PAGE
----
At the start of 2008, it felt like Colorado got hit with a snowstorm every Friday. I had just started training for another marathon after returning to Colorado from a disastrous European race the past fall. Winter is a great time to take a break and reset. I was mentally in a great place as far as training was going, but getting frustrated with the weather patterns. The snow would slowly melt throughout the week, and then we would get hit with another storm on Friday. This would only give me one choice for my long run….. the treadmill.
This post is aimed at the runner that has access to a treadmill. They are not a “must have” piece of equipment, but I’ve been training in Colorado for the last 25 years and know the challenge that our winters often provide for runners. When the temperature drops and the snow falls, I always ask myself where I will benefit most from what I need to do. I know that training on the treadmill can be tedious and mind-numbing, but you must remember that it’s a tool, and there are many benefits if you stick to a few basic guidelines.
#1. Have a plan. Know what you are doing before you step foot on the treadmill. Just like every run in the summer, you need a plan before you start putting on your shoes. If it’s an easy day, the run must be easy and about recovery. If you are scheduled for a workout, be prepared to run hard.
#2. Warm-up. I always start out at a speed of 5.0. Don’t ask me why; it’s just an excellent place to start, and if you’ve ever trained with a pack of Kenyans, you’ll know that if you warm up the muscles well, they will perform well. I start at 5.0, and then every 5 minutes, pick the speed up by .5 until I feel like I’m moving well.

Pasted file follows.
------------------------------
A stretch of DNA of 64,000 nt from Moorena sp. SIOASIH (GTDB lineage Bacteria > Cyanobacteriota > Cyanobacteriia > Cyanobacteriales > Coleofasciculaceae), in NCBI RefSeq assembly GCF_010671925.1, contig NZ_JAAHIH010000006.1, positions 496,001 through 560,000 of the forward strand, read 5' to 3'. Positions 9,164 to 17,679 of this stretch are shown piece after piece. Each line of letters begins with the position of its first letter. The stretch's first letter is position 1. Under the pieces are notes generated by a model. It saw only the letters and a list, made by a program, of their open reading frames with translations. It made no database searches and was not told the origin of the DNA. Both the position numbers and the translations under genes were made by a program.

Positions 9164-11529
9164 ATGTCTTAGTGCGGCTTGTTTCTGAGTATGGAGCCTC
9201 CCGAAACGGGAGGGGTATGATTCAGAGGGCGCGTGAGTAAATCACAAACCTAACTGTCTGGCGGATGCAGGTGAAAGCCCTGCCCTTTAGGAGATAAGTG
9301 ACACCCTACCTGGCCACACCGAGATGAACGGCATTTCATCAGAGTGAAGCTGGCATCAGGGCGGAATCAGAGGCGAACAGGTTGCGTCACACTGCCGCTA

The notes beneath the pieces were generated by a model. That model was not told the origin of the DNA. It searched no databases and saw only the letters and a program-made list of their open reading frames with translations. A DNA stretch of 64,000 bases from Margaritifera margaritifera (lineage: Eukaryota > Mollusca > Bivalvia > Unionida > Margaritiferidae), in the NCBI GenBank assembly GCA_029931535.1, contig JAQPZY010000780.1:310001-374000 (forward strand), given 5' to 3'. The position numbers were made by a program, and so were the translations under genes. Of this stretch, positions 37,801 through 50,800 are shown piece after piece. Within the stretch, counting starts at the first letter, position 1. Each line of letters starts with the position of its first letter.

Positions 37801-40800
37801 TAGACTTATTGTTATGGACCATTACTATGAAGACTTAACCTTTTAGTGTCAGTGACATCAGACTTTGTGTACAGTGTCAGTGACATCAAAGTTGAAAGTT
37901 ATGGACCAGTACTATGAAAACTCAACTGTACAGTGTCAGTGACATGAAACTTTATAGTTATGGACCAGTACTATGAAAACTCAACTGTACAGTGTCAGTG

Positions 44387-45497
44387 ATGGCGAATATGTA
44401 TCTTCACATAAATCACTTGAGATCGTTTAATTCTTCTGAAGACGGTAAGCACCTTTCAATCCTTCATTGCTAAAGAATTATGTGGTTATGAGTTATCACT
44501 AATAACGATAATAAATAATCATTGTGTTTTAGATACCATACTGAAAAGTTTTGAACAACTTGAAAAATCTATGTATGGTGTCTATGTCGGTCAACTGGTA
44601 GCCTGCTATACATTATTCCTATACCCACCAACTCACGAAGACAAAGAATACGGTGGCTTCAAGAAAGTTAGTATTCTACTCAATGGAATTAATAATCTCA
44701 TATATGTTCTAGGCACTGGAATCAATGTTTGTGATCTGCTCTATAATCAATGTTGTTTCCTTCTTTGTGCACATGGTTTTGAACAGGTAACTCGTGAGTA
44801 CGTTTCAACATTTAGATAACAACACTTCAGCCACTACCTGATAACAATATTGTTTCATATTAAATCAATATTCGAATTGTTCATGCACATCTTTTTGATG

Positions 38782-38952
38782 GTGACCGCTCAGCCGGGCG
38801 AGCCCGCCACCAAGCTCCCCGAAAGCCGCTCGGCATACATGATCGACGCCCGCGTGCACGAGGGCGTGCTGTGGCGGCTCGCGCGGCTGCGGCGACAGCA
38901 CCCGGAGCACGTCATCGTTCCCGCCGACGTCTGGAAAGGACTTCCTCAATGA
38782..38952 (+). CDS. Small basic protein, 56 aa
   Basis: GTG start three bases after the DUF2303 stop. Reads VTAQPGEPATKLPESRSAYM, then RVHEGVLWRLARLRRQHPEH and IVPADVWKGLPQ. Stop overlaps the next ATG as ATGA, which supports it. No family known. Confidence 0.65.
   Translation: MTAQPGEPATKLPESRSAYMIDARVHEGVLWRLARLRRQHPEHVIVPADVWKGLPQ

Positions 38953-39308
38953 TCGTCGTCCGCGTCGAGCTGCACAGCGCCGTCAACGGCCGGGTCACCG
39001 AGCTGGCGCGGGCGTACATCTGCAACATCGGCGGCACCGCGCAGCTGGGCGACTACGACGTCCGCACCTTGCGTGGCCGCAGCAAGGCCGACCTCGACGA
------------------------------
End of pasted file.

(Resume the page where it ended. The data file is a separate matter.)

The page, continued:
#3. Use the incline. Most people don’t realize this, but most treadmills tilt downwards (and this is why many complain about having sore knees and hips after running on treadmills. Imagine how you would feel if you did an hour run that was all downhill). The first click or two of the incline button is enough; whether it’s .5 or 1.0, slightly raising the incline, all works out to be the same.
#4. Refrain from testing your limits. As I said, the treadmill is a training tool, not a test to see how fast you can go. Would you get any benefit from your training if you ran as hard as you could every day? Not really. Treadmills are great for tempo workouts, progressive tempo runs, intervals, and recovery runs, but with all of these, you need to know what you’re trying to achieve and only do what is required. I used to do a workout that was a 20-minute warm-up before running five intervals times 7 minutes, ending with a 10-minute cool-down. The best thing about the treadmill is that you can do a workout and be super precise about the effort without going all out.
#5. Cool down. As much as it seems like a waste of time in our busy lives, the cool-down is essential. This recovery period allows the legs to clean out all the junk that has accumulated and helps speed up recovery. I like to spend the final 10 minutes of each workout in this cool-down mode. Dropping the speed by .5 every 2 minutes until I am back at my starting pace of 5.0.
#6. Balance. As much as I like to use the treadmill on lousy weather days rather than slog it out in the cold and snow, it can’t be all one-sided. Treadmills are designed to have you run straight forward, and as runners, we need more. My rule is that if I do one run on the treadmill, I will balance that out with one run outside. When I was training, I ran twice a day. I would do the hard work in the morning on the treadmill and then my recovery run outside at night. Running outside helps us develop stability (strength in our lateral movements), which you know is essential if you have ever rolled an ankle.
Over the years, I’ve come up with a load of great treadmill workouts. If you have to go to the gym to use a treadmill, there is always that added bonus of getting in the hot tub or sauna after that hard workout. As it played out, I did most of my marathon build-up on the treadmill, and the race went great. I felt confident, fast, and strong as I stood on the start line, which showed in the results. Give it a try this season, and let me know how it goes. Reach out if you have questions about incorporating treadmill workouts into your weekly running routine.